Markets & News

Oil Falls to Three-Month Low as Surplus Withstands Supply Drop

Oil fell to a three-month low in New York as supplies were considered to be plentiful even as stockpiles were seen deepening a record pullback in the U.S., the biggest fuel consumer.

West Texas Intermediate futures declined 1 percent after falling 2.4 percent Monday. While U.S. crude inventories probably slid by 2.25 million barrels last week, gasoline supplies are seen increasing by 600,000 barrels, swelling stockpiles that are also at the highest in decades, according to a Bloomberg survey before an Energy Information Administration report Wednesday.

Crude has slipped more than 15 percent since early June after almost doubling from a 12-year low in February as supply disruptions from Nigeria to Canada trimmed a worldwide surplus. BP Plc, the first oil major to report second-quarter results, missed analysts’ estimates as lower prices continued to erode income and refining margins shrank.

“We still have a little bit of downside room left,” Andy Sommer, an analyst at Axpo Trading AG in Dietikon, Switzerland, said by phone. While “we are pretty balanced in that $40 to $55 range,” there “could be bearish surprises on the supply side in the coming months.”

West Texas Intermediate for September delivery dropped as much as 54 cents to $42.59 a barrel on the New York Mercantile Exchange, the lowest since April 26, and traded for $42.70 at 11:21 a.m. London time. The contract lost $1.06 to $43.13 on Monday. Total volume traded was about 1.4 percent above the 100-day average.

U.S. Stockpiles

Brent for September settlement slipped 31 cents, or 0.7 percent, to $44.41 a barrel on the London-based ICE Futures Europe exchange. Prices dropped 2.1 percent to $44.72 on Monday. The global benchmark crude traded at a premium of $1.71 to WTI.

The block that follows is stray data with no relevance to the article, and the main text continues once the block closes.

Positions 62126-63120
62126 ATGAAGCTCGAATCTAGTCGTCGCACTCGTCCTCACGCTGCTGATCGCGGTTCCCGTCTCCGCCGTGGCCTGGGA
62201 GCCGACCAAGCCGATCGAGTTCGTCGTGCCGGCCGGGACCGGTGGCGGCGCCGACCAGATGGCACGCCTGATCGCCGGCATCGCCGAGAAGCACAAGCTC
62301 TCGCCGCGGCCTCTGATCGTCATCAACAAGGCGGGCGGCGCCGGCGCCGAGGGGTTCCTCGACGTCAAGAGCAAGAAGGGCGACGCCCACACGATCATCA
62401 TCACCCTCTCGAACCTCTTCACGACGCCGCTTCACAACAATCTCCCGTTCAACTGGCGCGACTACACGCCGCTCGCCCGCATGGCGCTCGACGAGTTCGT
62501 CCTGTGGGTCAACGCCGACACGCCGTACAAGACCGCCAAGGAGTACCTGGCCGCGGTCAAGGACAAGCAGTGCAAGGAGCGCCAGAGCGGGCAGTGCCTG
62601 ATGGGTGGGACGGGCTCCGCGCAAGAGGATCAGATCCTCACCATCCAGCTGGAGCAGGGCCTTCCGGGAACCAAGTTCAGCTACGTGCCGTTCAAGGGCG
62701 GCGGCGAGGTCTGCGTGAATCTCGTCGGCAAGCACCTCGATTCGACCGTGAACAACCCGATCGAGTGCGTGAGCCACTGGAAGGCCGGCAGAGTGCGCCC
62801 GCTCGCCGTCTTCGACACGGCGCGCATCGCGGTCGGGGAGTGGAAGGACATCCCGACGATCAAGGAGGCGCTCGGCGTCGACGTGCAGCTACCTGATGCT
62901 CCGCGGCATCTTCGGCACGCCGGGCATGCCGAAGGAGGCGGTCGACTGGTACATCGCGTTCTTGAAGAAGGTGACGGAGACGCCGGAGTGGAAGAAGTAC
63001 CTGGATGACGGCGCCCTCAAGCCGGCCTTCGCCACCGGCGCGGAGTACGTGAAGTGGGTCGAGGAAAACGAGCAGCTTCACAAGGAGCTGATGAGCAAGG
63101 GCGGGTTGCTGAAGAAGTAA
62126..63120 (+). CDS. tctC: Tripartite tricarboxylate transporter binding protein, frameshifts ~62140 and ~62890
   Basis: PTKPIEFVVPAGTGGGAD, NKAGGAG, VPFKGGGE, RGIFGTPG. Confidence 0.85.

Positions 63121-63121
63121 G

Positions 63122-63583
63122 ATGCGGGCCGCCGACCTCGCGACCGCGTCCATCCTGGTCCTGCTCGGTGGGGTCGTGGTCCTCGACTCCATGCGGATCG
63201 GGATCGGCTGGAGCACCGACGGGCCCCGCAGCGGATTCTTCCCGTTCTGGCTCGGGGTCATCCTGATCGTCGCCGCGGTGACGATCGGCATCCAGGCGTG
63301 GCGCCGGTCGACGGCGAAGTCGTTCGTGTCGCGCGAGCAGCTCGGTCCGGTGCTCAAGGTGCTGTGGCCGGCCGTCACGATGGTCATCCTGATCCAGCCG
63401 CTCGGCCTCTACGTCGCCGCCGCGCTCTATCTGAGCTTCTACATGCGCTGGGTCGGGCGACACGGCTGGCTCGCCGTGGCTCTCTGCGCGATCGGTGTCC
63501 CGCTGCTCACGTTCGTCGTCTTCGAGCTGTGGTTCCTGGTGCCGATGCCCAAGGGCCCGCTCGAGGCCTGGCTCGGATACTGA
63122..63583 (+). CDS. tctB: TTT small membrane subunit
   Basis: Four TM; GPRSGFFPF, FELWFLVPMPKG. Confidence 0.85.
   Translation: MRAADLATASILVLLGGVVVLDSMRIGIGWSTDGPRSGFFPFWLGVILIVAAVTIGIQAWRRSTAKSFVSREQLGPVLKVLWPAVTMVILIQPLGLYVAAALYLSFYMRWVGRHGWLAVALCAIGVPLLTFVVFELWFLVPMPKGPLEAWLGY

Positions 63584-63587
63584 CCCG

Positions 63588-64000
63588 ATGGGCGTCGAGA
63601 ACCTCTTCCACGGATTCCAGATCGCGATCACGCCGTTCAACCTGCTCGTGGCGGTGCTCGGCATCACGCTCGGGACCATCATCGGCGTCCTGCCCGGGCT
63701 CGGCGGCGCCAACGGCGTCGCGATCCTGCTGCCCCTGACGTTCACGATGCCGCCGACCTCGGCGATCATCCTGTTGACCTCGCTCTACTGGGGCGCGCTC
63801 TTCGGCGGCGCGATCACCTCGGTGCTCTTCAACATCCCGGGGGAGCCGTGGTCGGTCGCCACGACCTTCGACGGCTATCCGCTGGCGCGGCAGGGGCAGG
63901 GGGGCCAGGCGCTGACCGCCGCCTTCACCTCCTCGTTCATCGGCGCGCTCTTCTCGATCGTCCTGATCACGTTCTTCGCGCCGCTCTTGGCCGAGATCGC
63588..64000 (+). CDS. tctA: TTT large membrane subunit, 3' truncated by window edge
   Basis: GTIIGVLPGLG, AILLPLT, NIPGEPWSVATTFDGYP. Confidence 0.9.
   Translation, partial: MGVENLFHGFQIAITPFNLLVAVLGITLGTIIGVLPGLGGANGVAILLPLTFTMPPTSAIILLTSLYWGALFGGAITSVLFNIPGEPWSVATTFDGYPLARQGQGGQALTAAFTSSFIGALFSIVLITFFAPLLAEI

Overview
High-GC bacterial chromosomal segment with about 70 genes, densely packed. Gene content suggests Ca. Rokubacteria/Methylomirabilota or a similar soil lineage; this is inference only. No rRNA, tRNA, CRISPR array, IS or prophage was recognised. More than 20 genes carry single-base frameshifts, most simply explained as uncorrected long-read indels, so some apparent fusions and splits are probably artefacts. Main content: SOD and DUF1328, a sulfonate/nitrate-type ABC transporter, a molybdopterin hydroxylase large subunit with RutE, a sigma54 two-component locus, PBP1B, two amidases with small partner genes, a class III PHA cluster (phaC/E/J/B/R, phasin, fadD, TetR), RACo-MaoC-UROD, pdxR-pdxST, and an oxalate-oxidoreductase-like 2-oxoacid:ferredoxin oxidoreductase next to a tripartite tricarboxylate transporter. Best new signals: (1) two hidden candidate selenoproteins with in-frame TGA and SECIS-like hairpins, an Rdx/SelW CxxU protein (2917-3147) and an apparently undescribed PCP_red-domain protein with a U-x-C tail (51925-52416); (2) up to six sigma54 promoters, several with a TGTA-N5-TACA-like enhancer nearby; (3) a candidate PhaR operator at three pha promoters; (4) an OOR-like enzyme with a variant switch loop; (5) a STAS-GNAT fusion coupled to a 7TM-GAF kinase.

U.S. stockpiles were at 519.5 million barrels in the week ended July 15, more than 100 million barrels above the five-year average, according to data from the EIA. Crude production increased for a second week to 8.5 million barrels a day as the nation’s drillers put rigs back to work.

“On a global basis we’re not building stocks anymore but the fact that stocks remain high is a reason for caution,” Mike Wittner, head of oil market research at Societe Generale SA, said by phone. “I don’t think we’re going lower than $40. There’s a soft floor there as the market is broadly balanced.”

Oil-market news:

  • China National Petroleum Corp. said its Changqing field, the country’s biggest oil and gas producer, rebounded from losses earlier this year to post a first-half profit amid reduced spending.
  • The re-opening of two of Libya’s biggest oil ports may be delayed as the hardening positions of rival factions pose a fresh challenge to international efforts to reunite the country and restore its exports.
  • Structural changes are required to keep the North Sea competitive amid low oil prices, Royal Dutch Shell Plc said before workers went on strike.